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By Phil Hall | February 6, 2008

Gus Van Sant’s 1985 feature debut is a typical first-time indie endeavor: a surplus of artsy touches, wildly uneven acting and more than a little pretension.

This tale of a Portland skid row convenience store clerk who becomes obsessed with a pair of young Mexican migrants wears out its welcome very quickly, primarily because the central character is clearly too stupid to realize he is being played for a chump. The Mexicans clearly hold him in contempt – they wreck his car, steal his money and openly call him “puto” (the Spanish slang for “faggot”), yet he keeps coming back for me. Even worse, he rhapsodizes endlessly via the soggy narration on the mystery and eroticism his would-be objects of affection.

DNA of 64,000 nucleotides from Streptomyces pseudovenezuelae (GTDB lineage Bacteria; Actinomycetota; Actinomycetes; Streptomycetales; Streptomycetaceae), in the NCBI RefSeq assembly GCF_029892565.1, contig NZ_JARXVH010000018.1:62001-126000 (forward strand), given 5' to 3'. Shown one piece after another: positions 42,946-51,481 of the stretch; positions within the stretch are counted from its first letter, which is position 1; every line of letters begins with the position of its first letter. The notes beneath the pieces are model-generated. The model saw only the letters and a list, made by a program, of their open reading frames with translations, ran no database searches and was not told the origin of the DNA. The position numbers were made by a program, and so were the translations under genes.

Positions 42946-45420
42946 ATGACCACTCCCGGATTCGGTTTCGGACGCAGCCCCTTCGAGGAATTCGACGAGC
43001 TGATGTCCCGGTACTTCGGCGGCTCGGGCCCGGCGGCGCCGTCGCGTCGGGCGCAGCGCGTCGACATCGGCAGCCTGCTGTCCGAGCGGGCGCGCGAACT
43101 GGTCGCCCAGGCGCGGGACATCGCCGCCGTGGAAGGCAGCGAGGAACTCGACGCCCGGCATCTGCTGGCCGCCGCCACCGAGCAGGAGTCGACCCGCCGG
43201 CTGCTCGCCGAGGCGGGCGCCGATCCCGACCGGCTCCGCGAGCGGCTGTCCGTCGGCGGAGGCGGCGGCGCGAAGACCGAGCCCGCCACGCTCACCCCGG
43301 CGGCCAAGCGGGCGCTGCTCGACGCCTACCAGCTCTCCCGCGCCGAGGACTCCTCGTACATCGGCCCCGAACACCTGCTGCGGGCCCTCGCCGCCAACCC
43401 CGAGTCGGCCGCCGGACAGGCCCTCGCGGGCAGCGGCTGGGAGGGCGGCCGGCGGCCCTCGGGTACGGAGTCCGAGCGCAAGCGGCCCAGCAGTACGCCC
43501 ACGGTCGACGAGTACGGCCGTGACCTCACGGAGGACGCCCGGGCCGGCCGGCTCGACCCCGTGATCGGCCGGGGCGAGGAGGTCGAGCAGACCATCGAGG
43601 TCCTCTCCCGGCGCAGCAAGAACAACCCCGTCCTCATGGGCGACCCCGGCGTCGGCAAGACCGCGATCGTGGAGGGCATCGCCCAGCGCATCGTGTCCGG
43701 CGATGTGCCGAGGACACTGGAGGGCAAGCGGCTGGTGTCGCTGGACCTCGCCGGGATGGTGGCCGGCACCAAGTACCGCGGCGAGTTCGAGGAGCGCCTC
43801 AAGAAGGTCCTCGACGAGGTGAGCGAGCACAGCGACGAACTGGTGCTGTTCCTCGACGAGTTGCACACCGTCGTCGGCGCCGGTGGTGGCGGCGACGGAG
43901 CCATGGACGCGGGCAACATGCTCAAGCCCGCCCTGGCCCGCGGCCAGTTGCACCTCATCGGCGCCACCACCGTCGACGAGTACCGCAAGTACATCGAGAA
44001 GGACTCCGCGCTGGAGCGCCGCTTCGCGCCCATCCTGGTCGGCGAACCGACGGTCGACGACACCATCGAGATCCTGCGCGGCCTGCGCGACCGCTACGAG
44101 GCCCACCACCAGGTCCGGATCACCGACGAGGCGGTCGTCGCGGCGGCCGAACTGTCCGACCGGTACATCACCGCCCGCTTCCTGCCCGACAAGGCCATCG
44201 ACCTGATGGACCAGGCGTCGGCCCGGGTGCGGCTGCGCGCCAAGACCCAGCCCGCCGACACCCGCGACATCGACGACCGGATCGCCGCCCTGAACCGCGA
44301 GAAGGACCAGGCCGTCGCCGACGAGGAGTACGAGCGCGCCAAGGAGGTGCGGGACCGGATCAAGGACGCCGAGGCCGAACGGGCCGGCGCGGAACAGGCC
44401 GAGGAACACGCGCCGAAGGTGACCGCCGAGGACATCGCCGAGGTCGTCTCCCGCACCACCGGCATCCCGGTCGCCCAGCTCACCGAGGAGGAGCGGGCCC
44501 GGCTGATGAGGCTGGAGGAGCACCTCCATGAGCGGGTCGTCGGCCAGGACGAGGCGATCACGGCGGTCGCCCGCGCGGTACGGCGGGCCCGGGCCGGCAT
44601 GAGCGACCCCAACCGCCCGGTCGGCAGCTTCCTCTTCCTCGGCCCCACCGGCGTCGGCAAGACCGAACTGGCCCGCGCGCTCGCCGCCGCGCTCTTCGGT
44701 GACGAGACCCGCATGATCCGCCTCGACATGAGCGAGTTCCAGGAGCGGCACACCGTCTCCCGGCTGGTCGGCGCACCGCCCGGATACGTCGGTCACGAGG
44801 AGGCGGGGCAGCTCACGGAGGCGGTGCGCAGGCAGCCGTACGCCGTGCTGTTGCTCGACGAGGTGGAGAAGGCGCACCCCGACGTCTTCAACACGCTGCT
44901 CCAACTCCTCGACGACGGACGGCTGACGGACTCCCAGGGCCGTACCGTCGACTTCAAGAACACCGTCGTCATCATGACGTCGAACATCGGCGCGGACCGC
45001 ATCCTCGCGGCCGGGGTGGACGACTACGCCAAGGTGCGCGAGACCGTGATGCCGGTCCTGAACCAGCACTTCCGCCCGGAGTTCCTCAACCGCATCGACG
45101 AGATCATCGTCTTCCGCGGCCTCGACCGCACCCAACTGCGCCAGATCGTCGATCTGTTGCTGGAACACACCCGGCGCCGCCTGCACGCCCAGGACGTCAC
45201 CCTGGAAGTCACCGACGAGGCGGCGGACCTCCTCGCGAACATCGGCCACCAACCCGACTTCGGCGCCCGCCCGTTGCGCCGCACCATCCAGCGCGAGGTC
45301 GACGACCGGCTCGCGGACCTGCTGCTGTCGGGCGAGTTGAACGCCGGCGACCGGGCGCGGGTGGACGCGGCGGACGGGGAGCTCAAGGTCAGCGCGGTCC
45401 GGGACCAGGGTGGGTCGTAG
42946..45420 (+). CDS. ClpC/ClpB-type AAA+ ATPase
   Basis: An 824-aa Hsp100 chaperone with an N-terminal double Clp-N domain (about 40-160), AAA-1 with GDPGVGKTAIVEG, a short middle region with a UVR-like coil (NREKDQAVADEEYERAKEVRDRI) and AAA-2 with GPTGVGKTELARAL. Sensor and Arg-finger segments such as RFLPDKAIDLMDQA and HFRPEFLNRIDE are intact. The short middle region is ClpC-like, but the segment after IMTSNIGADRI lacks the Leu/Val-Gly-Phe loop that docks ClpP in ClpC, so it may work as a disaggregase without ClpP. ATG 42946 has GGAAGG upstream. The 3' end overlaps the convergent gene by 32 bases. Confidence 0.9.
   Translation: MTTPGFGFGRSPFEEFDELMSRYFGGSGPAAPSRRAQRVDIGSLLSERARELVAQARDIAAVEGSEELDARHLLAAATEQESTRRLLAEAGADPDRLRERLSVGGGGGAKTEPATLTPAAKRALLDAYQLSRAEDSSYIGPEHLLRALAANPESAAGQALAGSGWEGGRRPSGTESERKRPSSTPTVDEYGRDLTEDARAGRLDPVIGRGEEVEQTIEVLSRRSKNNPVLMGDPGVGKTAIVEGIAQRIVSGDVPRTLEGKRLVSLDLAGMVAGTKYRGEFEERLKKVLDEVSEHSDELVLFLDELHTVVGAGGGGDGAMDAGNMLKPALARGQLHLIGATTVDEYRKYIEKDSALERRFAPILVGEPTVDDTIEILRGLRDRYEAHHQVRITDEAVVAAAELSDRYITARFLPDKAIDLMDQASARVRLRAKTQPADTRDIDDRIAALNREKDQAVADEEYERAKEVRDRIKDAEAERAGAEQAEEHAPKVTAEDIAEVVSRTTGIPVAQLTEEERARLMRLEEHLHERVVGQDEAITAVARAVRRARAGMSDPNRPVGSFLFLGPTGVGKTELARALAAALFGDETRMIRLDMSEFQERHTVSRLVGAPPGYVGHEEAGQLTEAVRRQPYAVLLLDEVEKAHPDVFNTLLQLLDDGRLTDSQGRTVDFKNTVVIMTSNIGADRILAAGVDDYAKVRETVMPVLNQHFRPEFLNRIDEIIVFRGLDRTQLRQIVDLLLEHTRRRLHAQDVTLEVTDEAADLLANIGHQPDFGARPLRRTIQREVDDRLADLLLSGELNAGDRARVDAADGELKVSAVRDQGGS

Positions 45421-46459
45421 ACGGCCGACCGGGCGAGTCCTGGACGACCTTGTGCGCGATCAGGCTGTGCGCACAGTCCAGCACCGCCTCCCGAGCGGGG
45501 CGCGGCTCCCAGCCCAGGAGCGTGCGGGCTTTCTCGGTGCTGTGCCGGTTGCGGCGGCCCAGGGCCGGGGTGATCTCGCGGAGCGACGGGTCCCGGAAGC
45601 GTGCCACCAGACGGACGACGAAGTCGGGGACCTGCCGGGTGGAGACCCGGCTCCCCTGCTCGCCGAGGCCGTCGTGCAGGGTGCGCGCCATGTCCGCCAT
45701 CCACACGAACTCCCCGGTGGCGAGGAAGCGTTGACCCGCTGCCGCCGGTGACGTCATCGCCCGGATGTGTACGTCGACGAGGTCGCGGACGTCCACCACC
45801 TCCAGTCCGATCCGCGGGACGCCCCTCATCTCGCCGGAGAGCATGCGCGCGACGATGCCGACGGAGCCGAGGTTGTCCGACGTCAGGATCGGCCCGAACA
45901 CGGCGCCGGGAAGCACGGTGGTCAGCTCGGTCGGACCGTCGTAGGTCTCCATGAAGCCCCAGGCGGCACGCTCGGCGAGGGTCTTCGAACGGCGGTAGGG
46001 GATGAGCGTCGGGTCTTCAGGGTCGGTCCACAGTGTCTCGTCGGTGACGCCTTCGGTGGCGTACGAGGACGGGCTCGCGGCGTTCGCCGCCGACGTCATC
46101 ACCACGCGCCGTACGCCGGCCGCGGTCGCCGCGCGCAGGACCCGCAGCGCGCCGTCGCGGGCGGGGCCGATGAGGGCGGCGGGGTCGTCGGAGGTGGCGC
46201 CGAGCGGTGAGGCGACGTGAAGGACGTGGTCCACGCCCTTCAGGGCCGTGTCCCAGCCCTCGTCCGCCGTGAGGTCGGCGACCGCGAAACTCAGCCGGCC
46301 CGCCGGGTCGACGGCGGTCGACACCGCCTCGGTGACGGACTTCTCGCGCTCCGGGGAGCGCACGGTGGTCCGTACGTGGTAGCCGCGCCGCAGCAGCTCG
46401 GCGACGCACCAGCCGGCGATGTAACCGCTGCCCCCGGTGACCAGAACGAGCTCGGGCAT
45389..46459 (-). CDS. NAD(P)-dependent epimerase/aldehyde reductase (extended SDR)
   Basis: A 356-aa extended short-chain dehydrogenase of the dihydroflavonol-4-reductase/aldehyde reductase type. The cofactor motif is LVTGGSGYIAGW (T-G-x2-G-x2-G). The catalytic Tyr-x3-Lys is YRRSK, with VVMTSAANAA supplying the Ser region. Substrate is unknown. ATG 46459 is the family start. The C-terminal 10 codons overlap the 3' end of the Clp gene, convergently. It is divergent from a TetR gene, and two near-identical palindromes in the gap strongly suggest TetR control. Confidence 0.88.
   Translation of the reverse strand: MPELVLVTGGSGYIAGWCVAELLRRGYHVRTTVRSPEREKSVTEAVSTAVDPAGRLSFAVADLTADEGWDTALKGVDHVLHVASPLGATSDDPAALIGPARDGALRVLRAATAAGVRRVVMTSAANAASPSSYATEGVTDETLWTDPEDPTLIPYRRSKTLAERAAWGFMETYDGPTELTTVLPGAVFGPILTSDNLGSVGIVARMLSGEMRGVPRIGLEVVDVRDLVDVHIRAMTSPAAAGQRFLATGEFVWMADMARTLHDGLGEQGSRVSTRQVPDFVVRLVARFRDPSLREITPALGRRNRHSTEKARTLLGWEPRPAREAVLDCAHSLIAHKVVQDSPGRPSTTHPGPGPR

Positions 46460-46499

To its credit, this $25,000 production features a striking use of black-and-white cinematography and boasts an uncommonly strong central performance by Tim Streeter as the love-struck clerk. Streeter was a Portland theater actor who never made another movie, which is bizarre considering his natural and winning connection with the 16mm camera.

But the nonprofessionals Doug Cooeyate and Ray Monge have no charisma as the Mexicans, which throws the film’s purpose totally off-kilter since it is incomprehensible why anyone would become manic in chasing this duo. Van Sant’s weak screenplay, based on Walt Curtis’ autobiographical novel, never offers an explanation of this situation. Instead, it meanders endlessly before stopping without any genuine sense of resolution.

The best part of this DVD release is a special feature inteview with Van Sant on the film’s creation. Outside of Van Sant’s fans and those interested in 1980s queer cinema, this film is not recommended.

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